Students in graduation
We introduce Tom Haneke '66 as the second inductee of St. Benedict's Hall of Fame Class of 2022


October 2022

By Noreen Connolly

Tom Haneke ’66 was recruited to play at Benedict’s. Play the drums, that is. Tom wasn't so great at sports but he did love the arts – music and drama – and was a great drummer, while still in eighth grade at St. Peter’s in Belleville. That year, the Benedict’s drumline was a little weak and the marching band had to perform in a parade downtown. So, Fr. John Browne, O.S.B, who knew of Tom’s musical prowess through his brother, Don Haneke ‘63, recruited Tom to play drums for Benedict’s before he was even a student here.

Tom followed his brother to The Hive because his parents wanted the strongest education they could give their sons. “It’s the best school I ever went to,” Tom said. And he has been to a few; he graduated from Saint Peter’s University with a degree in English and then earned a Master's Degree from Boston University’s School of Public Communication. Tom flourished at Benedict’s, participating in the Glee Club, the Bee Sharps (an acapella group), and the Drama Guild all four years. Benedict’s, he said, was “basically, life changing.”

When he watched the Benedict’s Drama Guild production of Damn Yankees when he was in eighth grade, he knew what he wanted to do. “As a soon as I got to Benedict’s, I went to the Drama Guild.” There he met the legendary Frank Torok who welcomed him. Tom got hooked on theater. He performed in the first Benedict’s Summer Theater in Twelve Angry Men and many other productions. In addition to the Drama Guild, he joined the band, spent four years in the Glee Club and was the middle guy who played the pitch pipe and started the Bee Sharps’ songs. He immersed himself in music and theater. “I took everything they had.”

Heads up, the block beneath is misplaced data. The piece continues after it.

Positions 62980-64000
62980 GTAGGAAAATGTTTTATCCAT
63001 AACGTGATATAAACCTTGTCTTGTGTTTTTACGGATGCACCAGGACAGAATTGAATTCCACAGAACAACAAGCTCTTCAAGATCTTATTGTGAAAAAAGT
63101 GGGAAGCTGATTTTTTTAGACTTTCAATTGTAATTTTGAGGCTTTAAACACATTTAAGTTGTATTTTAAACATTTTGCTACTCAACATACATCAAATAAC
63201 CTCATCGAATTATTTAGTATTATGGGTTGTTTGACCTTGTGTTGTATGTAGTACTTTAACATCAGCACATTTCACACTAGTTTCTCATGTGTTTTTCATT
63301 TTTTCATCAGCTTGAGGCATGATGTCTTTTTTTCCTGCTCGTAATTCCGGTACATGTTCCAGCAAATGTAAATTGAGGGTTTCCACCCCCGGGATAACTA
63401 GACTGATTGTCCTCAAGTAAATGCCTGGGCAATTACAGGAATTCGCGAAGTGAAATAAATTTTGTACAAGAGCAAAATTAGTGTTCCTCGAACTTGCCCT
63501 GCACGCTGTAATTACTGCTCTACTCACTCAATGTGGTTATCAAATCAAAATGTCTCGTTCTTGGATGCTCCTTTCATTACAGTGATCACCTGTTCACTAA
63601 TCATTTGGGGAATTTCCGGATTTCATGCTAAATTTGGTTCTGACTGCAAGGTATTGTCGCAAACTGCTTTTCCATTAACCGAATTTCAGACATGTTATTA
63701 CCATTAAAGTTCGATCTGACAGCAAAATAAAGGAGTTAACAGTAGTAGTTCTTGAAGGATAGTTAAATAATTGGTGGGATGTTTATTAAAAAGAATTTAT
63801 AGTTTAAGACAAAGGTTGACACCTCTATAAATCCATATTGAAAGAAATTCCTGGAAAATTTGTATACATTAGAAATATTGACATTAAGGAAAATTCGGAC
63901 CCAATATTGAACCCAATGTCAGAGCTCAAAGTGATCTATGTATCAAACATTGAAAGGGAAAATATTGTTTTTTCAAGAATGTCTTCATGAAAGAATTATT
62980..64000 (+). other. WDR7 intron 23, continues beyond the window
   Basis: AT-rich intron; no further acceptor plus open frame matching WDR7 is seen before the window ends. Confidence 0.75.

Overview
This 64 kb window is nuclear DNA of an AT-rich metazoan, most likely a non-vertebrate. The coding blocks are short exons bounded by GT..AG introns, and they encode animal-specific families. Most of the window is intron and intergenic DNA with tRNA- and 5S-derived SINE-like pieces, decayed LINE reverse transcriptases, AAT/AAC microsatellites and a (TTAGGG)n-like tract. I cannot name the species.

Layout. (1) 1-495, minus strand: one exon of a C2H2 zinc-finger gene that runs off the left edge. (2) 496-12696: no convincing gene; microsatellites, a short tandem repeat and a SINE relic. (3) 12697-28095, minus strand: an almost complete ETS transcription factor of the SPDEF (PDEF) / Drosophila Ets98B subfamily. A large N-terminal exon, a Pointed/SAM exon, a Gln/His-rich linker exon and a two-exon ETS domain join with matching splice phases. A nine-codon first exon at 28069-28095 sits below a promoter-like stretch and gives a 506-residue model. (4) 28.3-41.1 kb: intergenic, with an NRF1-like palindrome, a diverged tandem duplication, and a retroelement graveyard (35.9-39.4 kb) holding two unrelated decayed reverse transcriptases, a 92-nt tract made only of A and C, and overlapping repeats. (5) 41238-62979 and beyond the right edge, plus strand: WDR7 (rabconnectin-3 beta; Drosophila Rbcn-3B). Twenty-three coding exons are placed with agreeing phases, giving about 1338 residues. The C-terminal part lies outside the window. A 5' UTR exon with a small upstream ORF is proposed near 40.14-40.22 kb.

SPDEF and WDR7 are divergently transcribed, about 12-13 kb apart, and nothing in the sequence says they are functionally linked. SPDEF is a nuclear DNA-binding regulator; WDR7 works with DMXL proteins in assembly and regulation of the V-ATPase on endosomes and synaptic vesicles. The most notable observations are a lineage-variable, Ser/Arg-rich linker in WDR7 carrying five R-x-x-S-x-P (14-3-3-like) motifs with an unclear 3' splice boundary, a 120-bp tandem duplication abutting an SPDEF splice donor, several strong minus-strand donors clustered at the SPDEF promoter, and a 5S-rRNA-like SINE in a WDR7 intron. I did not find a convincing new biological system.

Register for St. Benedicts's 2022 Hall fo Fame Dinner on November 30

Having been diagnosed with diabetes as a 13-year-old after struggling with symptoms for years, he decided it would be unwise to live in a dorm far from home. Always a good student, he earned a scholarship to Saint Peter’s. After three years in graduate school in Boston, he and his late wife, Claudia, moved back to New York and Tom “hit the streets, looking for a film job.”

He found one, essentially as a gopher for a film editor, who noticed his talent; he was quickly elevated to an assistant editor. Once he was in the editing room, he said, “I knew that was what I wanted.”

From Mao to Mozart, a documentary chronicling with affection and intelligence the violinist’s 1979 visit to China won the Academy Award for Best Documentary Feature in 1980. Tom was the editor. He went on to spend 35 years in New York editing more than 30 long form documentary films, and working with directors like Barbara Koppel, Alan Miller, David Grubin and more. In1993, he won the Emmy for Outstanding Editing of the documentary Jack, a CBS special presentation portrait of John Kennedy on the 30th anniversary of his assassination. In all, his documentaries have won three Oscars for Best Documentary Film; two were selected for the Sundance Film Festival; two were selected for the New York Film Festival; one or the Venice Film Festival and one for the Cannes Film Festival. Tom has been awarded three Emmys for News and Documentary editing.

Tom and his wife Georgia Lesnevich Haneke now live in Utah. They have three daughters, five grandchildren and two dogs. Still dedicated to the arts, Tom has volunteered for Hospice for three years, “mostly playing and singing songs on the guitar for my patients.”